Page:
"Ruthlessly competitive markets have always encouraged cartel formation for risk reduction and self-preservation reasons. And while antitrust has a role to play, a much bigger role is arguably to be played by government. After all, if applying antitrust measures to markets makes them so competitive they become unviable for private interests to operate, this also threatens their existence. If the underlying services provided a worthwhile public good, it stands to reason some incentives or protections should be maintained to keep the systems operational."
"But yesterday an appeals court said, no, it can still be an antitrust conspiracy: When a bunch of competitors get together to fix prices, even if that is kind of what Libor was anyway, that just looks so much like an antitrust violation that it has to be one. "Horizontal price-fixing constitutes a per se antitrust violation," said the court. Again, I am not an antitrust expert but I find this kind of convincing too. I mean, they (allegedly) conspired to fix prices. Amidst all the dumb Libor e-mails and chats, one trader called it a "cartel." It sure sounds like an antitrust problem."
"Working with a group of data scientists, former regulators, economists and academics that include Thomas Day, co-managing partner of software firm FinRenaissance, Mendelowitz has helped to create open source software designed to bring order to the way financial data is collected and analyzed."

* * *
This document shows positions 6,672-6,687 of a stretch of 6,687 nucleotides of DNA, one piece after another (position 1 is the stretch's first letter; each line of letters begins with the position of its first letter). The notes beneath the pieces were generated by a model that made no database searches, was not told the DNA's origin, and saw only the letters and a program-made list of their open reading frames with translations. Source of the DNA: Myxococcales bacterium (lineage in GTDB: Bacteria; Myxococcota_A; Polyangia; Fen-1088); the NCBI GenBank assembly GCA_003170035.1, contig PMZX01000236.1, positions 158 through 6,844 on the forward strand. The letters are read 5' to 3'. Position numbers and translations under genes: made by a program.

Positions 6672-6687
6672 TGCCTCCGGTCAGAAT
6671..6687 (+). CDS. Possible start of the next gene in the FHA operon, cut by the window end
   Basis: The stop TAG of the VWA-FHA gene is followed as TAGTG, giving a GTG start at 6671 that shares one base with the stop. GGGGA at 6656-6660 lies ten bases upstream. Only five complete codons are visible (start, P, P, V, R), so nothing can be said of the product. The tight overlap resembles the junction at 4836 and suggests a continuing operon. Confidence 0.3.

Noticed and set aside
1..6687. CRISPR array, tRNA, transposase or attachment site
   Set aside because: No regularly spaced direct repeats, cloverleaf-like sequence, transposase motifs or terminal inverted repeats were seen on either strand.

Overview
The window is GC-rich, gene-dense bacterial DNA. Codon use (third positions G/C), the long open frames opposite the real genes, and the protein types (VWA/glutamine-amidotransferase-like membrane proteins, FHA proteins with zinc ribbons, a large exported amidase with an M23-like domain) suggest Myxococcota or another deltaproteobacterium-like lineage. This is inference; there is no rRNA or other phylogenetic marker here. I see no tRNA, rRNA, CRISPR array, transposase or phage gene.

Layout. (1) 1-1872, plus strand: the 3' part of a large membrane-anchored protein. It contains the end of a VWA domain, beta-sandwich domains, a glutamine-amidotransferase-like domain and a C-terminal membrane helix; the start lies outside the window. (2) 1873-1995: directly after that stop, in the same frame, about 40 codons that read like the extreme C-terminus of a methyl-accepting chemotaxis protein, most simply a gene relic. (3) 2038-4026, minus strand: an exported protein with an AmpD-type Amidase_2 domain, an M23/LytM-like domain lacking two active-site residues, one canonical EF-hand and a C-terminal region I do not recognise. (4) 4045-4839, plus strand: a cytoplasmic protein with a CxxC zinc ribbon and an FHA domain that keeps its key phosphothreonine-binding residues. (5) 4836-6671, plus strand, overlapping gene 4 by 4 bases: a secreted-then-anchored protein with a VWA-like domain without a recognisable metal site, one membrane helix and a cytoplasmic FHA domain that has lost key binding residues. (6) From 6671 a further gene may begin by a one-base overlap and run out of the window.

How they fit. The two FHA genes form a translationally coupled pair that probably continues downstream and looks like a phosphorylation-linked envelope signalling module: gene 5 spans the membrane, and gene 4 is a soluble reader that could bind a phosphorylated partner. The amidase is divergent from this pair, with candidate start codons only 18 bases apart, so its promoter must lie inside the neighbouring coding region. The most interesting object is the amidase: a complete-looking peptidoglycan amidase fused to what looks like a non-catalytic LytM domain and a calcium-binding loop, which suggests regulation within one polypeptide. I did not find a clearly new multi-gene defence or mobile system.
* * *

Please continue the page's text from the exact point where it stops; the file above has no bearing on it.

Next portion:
"After years of posting huge litigation charges and paying enormous penalties and fines, big banks had finally moved beyond the fallout from the financial crisis. In recent quarters, banks reported quarterly results that didn’t include big charges for expected legal costs. Monday’s decision by the Court of Appeals for the Second Circuit is likely to bring this brief golden era to an end. The court reversed a lower court’s dismissal of antitrust claims against the banks in connection with manipulating the London interbank offered rate, or Libor. Bank of America, Citigroup and J.P. Morgan Chase are defendants in the affected lawsuits, along with other banks."